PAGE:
When you look at your image try to understand what bothers you about it. Are the colors off? Did you mess up your white balance? Let us pretend you messed up the white balance. What you can try is going to the white balance tools in the basics panel, those are located near the top of the panel. The easy way to see them is to look for the eyedropper tool. Look directly to the far right of the eye dropper tool and click the tiny drop-down menu and select “Auto”. When you choose “Auto” Lightroom will try to adjust the white balance for you, usually this looks pretty bad, but it can be a good starting point if your white balance is way off.
Here is what my image looks like with “Auto” selected shown next to the unadjusted image:
I have learned that the best way to deal with white balance is to avoid the idea of making it look perfect and focus on making it look how you want it to look. However, I always like to start from a correct white balance before I make it look how I want it to look. For me that makes it easier to know how far from “real” I am getting.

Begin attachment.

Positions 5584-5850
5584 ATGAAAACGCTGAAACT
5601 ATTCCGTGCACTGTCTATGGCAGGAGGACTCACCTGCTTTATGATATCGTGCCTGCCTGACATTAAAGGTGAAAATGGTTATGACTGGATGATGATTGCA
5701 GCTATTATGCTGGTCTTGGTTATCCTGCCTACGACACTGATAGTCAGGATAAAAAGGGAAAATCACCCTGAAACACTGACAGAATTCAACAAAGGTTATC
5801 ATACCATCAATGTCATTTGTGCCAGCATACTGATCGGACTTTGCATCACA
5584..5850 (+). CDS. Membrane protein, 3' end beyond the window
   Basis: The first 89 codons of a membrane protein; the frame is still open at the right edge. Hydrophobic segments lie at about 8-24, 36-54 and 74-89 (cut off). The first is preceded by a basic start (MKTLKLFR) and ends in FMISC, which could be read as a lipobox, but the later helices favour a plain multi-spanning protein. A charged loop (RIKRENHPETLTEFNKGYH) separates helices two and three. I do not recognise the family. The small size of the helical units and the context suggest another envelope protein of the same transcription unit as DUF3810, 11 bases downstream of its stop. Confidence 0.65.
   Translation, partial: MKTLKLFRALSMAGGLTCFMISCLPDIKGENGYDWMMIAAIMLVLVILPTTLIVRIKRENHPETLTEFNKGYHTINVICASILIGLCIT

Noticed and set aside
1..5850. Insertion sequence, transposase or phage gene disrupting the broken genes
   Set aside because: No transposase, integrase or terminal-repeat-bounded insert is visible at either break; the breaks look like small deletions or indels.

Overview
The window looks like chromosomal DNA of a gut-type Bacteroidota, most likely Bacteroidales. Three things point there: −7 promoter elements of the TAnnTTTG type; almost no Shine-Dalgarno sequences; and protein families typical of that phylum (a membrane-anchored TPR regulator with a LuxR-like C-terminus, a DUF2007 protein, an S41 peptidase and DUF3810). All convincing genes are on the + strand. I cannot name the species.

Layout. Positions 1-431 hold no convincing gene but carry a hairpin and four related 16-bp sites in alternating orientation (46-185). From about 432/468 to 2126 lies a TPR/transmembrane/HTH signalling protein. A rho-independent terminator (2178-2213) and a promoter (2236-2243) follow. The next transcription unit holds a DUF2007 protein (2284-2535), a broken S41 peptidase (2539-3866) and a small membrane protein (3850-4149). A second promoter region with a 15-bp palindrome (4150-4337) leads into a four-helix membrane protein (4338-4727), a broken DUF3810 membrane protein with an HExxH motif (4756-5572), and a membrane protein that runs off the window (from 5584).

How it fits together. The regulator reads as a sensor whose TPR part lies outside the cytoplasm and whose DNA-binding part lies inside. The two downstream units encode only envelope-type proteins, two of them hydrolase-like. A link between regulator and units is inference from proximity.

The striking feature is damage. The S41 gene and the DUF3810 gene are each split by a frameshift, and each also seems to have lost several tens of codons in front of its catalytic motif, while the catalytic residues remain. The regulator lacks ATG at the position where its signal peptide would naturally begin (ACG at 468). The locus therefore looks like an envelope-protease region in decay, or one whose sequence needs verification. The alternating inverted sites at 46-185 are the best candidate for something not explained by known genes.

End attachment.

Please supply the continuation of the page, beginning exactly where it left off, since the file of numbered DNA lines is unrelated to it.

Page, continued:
Hopefully, you can see in the two images above that the auto white balance image is less yellow and less magenta. That can be expressed as the opposite as being bluer (the opposite of yellow) and greener (the opposite of magenta). As such, the two main controls for white balance shift the image between blue and yellow tint, or magenta and green tint. Below are some visual examples, please note the different settings for the white balance sliders: